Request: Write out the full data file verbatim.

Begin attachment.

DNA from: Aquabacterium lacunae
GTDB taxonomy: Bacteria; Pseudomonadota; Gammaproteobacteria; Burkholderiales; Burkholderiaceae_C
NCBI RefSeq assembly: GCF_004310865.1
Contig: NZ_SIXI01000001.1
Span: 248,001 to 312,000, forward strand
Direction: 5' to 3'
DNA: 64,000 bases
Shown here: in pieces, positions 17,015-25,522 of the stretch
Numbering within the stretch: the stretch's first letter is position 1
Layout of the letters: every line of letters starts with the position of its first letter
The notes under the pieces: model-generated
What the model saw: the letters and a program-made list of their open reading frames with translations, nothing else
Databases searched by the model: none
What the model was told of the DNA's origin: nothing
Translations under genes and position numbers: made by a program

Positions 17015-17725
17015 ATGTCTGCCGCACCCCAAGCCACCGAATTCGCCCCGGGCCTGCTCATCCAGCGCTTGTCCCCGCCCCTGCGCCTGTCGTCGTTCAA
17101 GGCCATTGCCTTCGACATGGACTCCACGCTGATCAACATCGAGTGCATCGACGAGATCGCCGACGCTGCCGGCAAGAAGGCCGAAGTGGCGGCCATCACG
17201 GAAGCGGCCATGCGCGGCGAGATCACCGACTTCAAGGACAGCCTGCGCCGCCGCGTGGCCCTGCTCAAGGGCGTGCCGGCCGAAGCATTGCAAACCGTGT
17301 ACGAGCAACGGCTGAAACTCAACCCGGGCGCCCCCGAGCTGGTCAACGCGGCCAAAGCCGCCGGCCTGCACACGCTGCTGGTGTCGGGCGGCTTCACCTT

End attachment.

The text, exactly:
DNA from: Aquabacterium lacunae
GTDB taxonomy: Bacteria; Pseudomonadota; Gammaproteobacteria; Burkholderiales; Burkholderiaceae_C
NCBI RefSeq assembly: GCF_004310865.1
Contig: NZ_SIXI01000001.1
Span: 248,001 to 312,000, forward strand
Direction: 5' to 3'
DNA: 64,000 bases
Shown here: in pieces, positions 17,015-25,522 of the stretch
Numbering within the stretch: the stretch's first letter is position 1
Layout of the letters: every line of letters starts with the position of its first letter
The notes under the pieces: model-generated
What the model saw: the letters and a program-made list of their open reading frames with translations, nothing else
Databases searched by the model: none
What the model was told of the DNA's origin: nothing
Translations under genes and position numbers: made by a program

Positions 17015-17725
17015 ATGTCTGCCGCACCCCAAGCCACCGAATTCGCCCCGGGCCTGCTCATCCAGCGCTTGTCCCCGCCCCTGCGCCTGTCGTCGTTCAA
17101 GGCCATTGCCTTCGACATGGACTCCACGCTGATCAACATCGAGTGCATCGACGAGATCGCCGACGCTGCCGGCAAGAAGGCCGAAGTGGCGGCCATCACG
17201 GAAGCGGCCATGCGCGGCGAGATCACCGACTTCAAGGACAGCCTGCGCCGCCGCGTGGCCCTGCTCAAGGGCGTGCCGGCCGAAGCATTGCAAACCGTGT
17301 ACGAGCAACGGCTGAAACTCAACCCGGGCGCCCCCGAGCTGGTCAACGCGGCCAAAGCCGCCGGCCTGCACACGCTGCTGGTGTCGGGCGGCTTCACCTT